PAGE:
A requiem for easter eggs…

Tom rebuts Jeremy Mazner’s lament for the disappearance of easter eggs. Ultimately, I think most easter eggs are the equivalent of stories about college exploits: they’re only interesting only to the people who were involved and deathly boring to everyone else. Sure, there is the occasionally clever or humorous easter egg, but most serve no purpose to anybody except as a little ego trip.

I say this knowing full well that I wrote several easter eggs for Access before the prohibition on easter eggs went in. I even wrote one that I thought was somewhat clever: a Magic Eight Ball easter egg. The problem was, I left the team and within several versions the Magic Eight Ball had turned into the Crashing Magic Eight Ball.

I don’t think losing easter eggs is a great loss, personally… (Although those Excel guys were always pretty damn impressive.)

7 thoughts on “A requiem for easter eggs…

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  3. David

    Most people would agree that easter eggs are pointless. But the thing is, easter eggs tend to add a human side of things to a software.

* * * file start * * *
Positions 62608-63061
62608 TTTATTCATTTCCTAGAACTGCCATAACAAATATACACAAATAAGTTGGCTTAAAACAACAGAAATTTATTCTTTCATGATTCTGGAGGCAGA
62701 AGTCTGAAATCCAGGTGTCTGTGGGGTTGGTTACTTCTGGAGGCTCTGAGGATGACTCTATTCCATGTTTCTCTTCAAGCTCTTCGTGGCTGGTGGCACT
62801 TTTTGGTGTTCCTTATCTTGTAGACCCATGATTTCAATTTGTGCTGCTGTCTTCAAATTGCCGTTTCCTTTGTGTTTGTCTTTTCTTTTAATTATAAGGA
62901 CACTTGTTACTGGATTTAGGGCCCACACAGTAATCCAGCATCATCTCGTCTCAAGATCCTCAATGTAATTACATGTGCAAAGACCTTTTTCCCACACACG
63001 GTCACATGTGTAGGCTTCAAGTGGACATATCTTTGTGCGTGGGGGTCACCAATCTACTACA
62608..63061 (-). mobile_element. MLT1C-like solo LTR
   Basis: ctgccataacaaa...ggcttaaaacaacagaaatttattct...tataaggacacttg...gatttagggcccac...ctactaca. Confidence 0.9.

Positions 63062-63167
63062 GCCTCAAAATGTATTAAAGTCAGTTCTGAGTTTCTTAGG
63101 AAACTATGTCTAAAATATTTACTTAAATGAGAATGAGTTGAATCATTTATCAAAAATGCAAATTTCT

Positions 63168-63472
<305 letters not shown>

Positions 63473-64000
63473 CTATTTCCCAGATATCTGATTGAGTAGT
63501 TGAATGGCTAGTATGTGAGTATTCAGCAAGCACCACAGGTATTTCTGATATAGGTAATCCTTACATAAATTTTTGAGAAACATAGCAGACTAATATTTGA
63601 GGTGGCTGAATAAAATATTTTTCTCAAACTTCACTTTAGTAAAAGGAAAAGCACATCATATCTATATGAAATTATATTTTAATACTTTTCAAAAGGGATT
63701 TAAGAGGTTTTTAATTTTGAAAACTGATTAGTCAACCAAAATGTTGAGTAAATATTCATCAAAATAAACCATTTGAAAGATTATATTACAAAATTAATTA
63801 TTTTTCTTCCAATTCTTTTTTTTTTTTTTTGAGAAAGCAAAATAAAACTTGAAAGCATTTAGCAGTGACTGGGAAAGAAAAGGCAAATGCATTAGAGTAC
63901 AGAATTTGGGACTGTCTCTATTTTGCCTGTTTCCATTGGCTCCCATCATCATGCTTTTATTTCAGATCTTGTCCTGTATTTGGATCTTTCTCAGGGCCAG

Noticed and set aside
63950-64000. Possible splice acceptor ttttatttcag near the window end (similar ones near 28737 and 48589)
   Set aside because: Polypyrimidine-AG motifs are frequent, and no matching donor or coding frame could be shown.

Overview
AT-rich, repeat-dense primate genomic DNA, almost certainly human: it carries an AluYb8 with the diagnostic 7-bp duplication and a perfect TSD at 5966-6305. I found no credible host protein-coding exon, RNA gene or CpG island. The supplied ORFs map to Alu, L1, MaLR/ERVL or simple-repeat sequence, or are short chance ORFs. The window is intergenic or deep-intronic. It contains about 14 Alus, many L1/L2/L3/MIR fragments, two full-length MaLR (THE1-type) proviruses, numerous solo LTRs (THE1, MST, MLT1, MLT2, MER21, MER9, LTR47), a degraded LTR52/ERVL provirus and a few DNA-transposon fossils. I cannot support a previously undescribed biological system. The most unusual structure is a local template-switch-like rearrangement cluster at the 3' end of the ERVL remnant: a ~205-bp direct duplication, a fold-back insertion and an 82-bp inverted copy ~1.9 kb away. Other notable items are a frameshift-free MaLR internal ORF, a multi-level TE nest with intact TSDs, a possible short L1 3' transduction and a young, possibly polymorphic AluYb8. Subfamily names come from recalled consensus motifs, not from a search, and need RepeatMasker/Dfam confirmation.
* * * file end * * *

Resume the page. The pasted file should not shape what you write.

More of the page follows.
Over the years, I’ve had plenty of fun trying to discover easter eggs hidden within microsoft products.

    Okay fine, if microsoft wants better reputation with commercial clients, den at least continue the easter eggs tradision with the home user versions. Come on, where’s Microsoft’s sense of humour ? Heck, even Google still has easter eggs !

    Reply
  4. Egg lover

    I would love additional information about either Magic Eight Ball Easter Egg or Crashing Magic Eight Ball. The links in the article don’t point to information – they take me to "Egg Heaven" which is some sort of marketing site.

    Reply

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